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MINERVA ANESTESIOLOGICA

A Journal on Anesthesiology, Resuscitation, Analgesia and Intensive Care


Official Journal of the Italian Society of Anesthesiology, Analgesia, Resuscitation and Intensive Care
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Minerva Anestesiologica 2005 April;71(4):117-36

language: English

Peripheral and central mechanisms of orofacial pain and their clinical correlates

Sessle B. J.

University of Toronto Faculty of Dentistry Toronto, Ontario Canada M5G 1G6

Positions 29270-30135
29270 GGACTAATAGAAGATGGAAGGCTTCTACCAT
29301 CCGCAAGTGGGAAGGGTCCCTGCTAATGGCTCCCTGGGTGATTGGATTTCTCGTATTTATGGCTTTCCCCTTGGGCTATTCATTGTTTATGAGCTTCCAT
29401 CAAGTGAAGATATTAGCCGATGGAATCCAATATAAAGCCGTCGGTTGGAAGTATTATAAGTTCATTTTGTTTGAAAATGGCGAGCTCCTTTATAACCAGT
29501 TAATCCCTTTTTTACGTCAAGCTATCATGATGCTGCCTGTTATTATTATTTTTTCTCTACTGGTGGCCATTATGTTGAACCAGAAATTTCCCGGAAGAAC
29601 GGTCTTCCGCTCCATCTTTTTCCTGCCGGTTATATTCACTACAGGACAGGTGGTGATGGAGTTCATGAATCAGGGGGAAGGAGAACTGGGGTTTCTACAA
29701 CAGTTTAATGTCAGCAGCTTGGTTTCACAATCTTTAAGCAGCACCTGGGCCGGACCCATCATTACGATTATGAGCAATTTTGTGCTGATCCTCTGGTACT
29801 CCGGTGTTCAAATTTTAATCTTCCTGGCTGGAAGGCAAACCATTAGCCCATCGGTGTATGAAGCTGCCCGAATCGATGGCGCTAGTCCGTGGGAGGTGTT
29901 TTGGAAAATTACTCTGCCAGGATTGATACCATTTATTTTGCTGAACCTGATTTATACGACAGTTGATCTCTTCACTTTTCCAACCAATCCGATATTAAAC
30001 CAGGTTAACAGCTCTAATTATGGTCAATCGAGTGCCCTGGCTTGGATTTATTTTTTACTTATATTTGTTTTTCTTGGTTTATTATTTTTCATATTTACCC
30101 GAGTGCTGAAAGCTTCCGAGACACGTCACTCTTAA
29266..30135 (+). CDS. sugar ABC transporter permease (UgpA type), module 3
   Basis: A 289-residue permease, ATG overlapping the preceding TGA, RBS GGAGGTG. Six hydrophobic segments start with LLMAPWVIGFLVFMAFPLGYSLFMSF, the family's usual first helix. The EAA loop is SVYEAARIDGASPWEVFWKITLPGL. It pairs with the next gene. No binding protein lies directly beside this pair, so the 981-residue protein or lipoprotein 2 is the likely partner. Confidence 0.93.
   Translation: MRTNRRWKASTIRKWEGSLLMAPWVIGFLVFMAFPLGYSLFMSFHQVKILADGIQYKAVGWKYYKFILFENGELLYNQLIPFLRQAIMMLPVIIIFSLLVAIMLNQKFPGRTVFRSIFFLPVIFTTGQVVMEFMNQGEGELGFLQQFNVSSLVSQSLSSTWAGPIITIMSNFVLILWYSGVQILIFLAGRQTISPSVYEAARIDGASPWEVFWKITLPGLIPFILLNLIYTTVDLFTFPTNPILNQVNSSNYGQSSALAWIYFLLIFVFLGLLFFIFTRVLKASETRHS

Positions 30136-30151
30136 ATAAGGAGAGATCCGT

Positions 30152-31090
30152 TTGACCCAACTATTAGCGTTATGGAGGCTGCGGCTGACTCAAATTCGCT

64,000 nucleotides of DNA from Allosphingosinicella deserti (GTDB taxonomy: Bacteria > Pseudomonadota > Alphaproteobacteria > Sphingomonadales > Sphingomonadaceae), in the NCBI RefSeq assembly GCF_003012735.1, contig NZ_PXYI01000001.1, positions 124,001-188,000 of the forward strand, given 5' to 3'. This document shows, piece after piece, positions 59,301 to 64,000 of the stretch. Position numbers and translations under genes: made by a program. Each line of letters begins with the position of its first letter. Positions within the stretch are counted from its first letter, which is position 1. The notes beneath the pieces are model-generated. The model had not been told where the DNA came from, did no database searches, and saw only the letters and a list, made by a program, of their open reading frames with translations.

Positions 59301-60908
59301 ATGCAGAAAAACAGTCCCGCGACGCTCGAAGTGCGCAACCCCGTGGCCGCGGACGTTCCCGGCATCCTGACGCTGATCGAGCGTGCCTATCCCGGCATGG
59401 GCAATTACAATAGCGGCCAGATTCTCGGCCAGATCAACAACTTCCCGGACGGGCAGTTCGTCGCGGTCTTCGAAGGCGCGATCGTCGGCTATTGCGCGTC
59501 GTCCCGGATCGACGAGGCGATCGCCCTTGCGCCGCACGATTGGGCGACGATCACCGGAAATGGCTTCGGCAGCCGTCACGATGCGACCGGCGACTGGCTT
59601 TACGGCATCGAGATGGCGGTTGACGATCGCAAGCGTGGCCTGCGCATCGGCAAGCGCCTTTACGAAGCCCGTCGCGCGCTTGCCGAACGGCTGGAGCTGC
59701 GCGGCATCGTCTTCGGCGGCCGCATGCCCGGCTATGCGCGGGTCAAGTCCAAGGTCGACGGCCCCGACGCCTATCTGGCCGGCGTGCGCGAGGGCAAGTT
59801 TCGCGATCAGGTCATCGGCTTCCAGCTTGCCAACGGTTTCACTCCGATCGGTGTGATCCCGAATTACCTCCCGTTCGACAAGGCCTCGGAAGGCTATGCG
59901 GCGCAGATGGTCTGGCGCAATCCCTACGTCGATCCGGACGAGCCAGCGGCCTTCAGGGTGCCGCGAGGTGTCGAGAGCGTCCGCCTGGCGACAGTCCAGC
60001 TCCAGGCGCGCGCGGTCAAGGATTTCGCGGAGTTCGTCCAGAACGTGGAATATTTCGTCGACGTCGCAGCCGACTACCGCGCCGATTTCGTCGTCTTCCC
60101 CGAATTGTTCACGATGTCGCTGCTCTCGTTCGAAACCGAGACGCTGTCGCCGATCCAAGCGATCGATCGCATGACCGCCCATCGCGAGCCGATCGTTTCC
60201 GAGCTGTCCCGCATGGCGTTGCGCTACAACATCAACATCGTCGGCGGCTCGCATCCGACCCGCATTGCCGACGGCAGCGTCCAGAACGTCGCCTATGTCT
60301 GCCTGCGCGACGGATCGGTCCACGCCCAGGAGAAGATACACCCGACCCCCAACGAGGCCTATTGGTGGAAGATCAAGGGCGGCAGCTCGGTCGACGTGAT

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This paper reviews recent research that has provided important insights into the peripheral processes by which noxious stimuli activate or modulate nociceptive afferent inputs into the brainstem, that has identified the critical neural elements and pathways in the brainstem and higher levels of the trigeminal (V) somatosensory system that receive and transmit nociceptive inputs from orofacial tissues, and that has clarified some of the mechanisms involved in the modulation and plasticity of nociceptive transmission. The paper also outlines some of the clinical correlates of these research advances.

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